Egyptian Mythology Most of the People Would Essay

Download this Essay in word format (.doc)

Note: Sample below may appear distorted but all corresponding word document files contain proper formatting

Excerpt from Essay:

Egyptian Mythology

Most of the people would define a myth as a story. But this is not the correct meaning of a myth. The debate over the accurate meaning of myth has been going through since last 2000 years. The most generally accepted definition of a myth is that, myths are stories regarding the gods. They are sacred stories and they give an explanation about the way the world is. They are traditional stories that contain knowledge and information. (Pinch 1-5)

Mythological stories have been told by the Egyptians for thousands of years. They, however, properly started recording and writing these mythological stories from 2000 BC. In the ancient times the Egyptians had a number of gods. People belonging to different regions had different gods whom they worshiped. With the development of society, people of different regions started living together, and the stories regarding the culture, traditions, religion and way of living of people of different region started to blend together. The people from one region started to include the gods from another region in their myths. The structure of these myths somewhat overlapped but the Egyptians were completely satisfied with this structure. The myths from different regions contradict each other at times, for instance in one myth god Seth is represented as the protector and savior of the southern region, whereas, in another myth he is represented as the enemy of all other gods. (Hamilton 8-10)

In the ancient times some myths were written to teach people certain lessons, for example, in one myth goddess Isis disguised herself as a poor woman to check who would help her. A rich woman met Isis but Isis and refused to help her whereas, a poor fish woman helped Isis and took her to her home. As a result a scorpion bit the rich woman and she suffered great pain. This myth teaches the people the importance of humanity and generosity. With the passage of time the structure of myths kept on changing and the myths about few gods and goddesses became very popular. (Hamilton 8-10)

The ancient Egyptian mythology was not predominantly discriminated. But it contained certain kinds of discrimination. One of these was racial discrimination as most of the myths are written about the male deities and their power, therefore, it may lead towards a sense of discrimination against female gender. (Massey 51-53)

The mythology was kept hidden from a certain class of people and it was prohibited to share the sacred mythology with the lower class of people so this leads towards social discrimination. As the people belonging to the lower class were not included in the ancient Egyptian mythology, neither was the information contained in this mythology was shared with the people belonging to the lower class of the ancient Egyptian civilization. Kings in the ancient times were considered to be the link between humanity and gods and hence they were given supreme importance over others. (Massey 51-53)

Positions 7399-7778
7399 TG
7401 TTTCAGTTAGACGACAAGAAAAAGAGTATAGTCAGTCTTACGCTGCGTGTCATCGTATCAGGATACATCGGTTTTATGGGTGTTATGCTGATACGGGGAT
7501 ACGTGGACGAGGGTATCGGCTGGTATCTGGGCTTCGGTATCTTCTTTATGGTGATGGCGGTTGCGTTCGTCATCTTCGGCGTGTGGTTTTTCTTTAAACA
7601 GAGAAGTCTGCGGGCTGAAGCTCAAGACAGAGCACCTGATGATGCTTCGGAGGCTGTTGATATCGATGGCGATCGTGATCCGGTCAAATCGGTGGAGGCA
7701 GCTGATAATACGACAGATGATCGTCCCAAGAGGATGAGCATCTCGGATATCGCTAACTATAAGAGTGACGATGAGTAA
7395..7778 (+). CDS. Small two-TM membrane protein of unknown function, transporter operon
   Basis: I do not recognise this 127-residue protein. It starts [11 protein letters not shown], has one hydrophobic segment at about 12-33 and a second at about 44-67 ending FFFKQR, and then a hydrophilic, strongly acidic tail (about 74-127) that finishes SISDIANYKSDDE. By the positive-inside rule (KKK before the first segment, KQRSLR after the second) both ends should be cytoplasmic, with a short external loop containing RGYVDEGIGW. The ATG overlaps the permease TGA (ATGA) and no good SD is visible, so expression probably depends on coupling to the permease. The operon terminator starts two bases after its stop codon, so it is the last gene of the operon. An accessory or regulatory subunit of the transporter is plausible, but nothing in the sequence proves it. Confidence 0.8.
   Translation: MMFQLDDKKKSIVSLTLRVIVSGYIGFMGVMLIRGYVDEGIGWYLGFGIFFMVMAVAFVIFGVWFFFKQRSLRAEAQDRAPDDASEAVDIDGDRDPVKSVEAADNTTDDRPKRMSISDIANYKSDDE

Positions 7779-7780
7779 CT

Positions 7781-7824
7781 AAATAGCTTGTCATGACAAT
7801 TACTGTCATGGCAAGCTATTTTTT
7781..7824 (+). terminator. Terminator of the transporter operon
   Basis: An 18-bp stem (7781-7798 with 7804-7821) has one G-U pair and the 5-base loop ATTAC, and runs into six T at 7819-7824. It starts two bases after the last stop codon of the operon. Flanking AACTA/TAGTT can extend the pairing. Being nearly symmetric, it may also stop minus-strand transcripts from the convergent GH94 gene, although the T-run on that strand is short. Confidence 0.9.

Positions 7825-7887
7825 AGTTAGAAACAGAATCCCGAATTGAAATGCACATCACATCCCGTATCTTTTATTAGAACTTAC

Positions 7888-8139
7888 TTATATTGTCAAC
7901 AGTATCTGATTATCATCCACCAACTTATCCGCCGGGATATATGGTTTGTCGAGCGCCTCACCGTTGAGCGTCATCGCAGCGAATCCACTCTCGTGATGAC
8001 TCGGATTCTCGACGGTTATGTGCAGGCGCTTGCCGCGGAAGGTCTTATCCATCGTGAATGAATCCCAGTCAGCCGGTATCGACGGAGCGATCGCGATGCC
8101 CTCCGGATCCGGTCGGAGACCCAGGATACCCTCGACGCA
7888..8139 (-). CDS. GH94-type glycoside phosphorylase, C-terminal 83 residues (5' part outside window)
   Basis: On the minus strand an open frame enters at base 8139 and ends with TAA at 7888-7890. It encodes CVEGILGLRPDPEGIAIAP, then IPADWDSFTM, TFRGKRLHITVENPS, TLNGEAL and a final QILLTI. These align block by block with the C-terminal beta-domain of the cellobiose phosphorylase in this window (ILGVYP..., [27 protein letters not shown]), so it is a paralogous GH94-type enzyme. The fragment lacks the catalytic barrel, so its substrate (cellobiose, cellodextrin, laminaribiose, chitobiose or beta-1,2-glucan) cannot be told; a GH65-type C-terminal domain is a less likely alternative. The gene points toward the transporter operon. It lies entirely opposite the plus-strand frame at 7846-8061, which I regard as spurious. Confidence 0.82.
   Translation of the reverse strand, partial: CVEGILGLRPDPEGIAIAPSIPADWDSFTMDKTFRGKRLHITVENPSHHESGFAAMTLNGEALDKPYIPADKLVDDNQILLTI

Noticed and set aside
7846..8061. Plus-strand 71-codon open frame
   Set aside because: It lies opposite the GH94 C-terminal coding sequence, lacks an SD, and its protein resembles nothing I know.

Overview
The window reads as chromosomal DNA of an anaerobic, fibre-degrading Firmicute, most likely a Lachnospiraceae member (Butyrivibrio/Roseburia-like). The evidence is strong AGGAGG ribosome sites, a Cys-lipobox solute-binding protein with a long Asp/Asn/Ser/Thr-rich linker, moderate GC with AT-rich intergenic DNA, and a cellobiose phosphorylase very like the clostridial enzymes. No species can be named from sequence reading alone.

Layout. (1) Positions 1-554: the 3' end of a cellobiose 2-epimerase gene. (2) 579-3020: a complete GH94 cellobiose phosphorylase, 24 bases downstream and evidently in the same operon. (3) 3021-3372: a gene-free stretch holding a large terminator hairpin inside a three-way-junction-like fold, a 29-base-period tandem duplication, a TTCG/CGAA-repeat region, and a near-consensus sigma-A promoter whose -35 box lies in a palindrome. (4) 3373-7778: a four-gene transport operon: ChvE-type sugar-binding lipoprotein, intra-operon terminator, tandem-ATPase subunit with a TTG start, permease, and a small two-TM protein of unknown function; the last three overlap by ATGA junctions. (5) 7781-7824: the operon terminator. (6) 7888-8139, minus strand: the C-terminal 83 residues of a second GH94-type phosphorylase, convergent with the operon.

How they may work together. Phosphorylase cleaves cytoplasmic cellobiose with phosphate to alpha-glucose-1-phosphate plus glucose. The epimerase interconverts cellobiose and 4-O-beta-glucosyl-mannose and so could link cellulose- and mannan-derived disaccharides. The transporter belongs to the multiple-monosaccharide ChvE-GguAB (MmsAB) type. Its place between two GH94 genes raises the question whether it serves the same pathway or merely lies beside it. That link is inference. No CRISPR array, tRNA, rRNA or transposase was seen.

History of the Egyptian Myths

According to a number of scholars, myths were not present in the early time of the Egyptian history and they were developed in the latter times. This fact is supported by the scarce number of the mythological stories. The basic reason behind the development of Egyptian mythology was to give an account for the rituals that existed in the ancient Egypt. In the beginning myths did not play an important role in explaining the rituals that were prevalent in Egypt. In the later stage of the development of the mythologies, Egyptian rituals were being honored as holy, first by the inclusion of deities, the people possessing supernatural powers, and then by the inclusion of events that took place in the world of the gods as these events were important for adding authenticity to the Egyptian rituals. (Dijk 1697-1700)

However, according to some scholars, the early stages of the development of the Egyptian mythology were hypothetical and were based on the events that did not exist in the reality. The scholars have commented that only the later stage of the development of the Egyptian mythology is well documented and it reflects the Egyptian rituals and culture in a detailed manner. (Dijk 1697-1700)

Creation of Myths

The Egyptians were always curious about knowing about the origin of the world and of the universe as well. This speculation gave way to the creation mythology, theology and even philosophy. The curiosity in this area led towards the creation of the major religious concepts of Heliopolis, Memphis, Hermopolis and Thebes. The theologies related to each of the discussed religious concepts often compete with each other and this led towards an increase in the curiosity to know more about each of the religious centers and hence it led towards the creation of increased number of myths. (Dijk 1697-1700)

Mystery in the Egyptian Mythology (Reason for the Absence of Myths in The Early Egyptian Period)

A reason for the absence of the Egyptian mythology from the early documents of the Egyptian history is that in the earlier times the myths were communicated orally and they were not documented in the written form. This is because the knowledge contained in these myths is restricted to the specific religious class of the Egyptian society including the kings and some high officials. And these people were asked not to reveal this information to any other party as it was regarded as a mystery. In the myth of Re and Osiris it is stated that, 'he who will reveal it will be executed, for it is a great mystery, it is Re, it is Osiris'. The information contained in these mythologies was revealed to a selected group of people who then turned towards priesthood. The small amount of historical myths that were documented cannot be easily accessed as they were the eternal part of Egyptian history and are hidden in the innermost parts of the temples or are hidden in the tombs at Thebes in the Valley of the Kings. This proves that the early mythologies were to be kept as hidden mysteries. (Dijk 1697-1700)

Sources of Egyptian Mythology

The religion of ancient Egypt did not have any authentic religious book such as the Bible or the Quran. The relationships between different gods and deities were not developed in a single moment in time, instead they kept on changing with the passage of time. The priests and the scholars in the ancient Egypt did not compile the Egyptian mythology in one appropriate document like the Greek mythology. There are only a few relevant well documented forms of mythology that comes from different Egyptian languages and regions. The Egyptian mythology had to be gathered from various written documents so that it could be compiled into relevant sources. There are various numbers of such sources. (Pinch 1-5)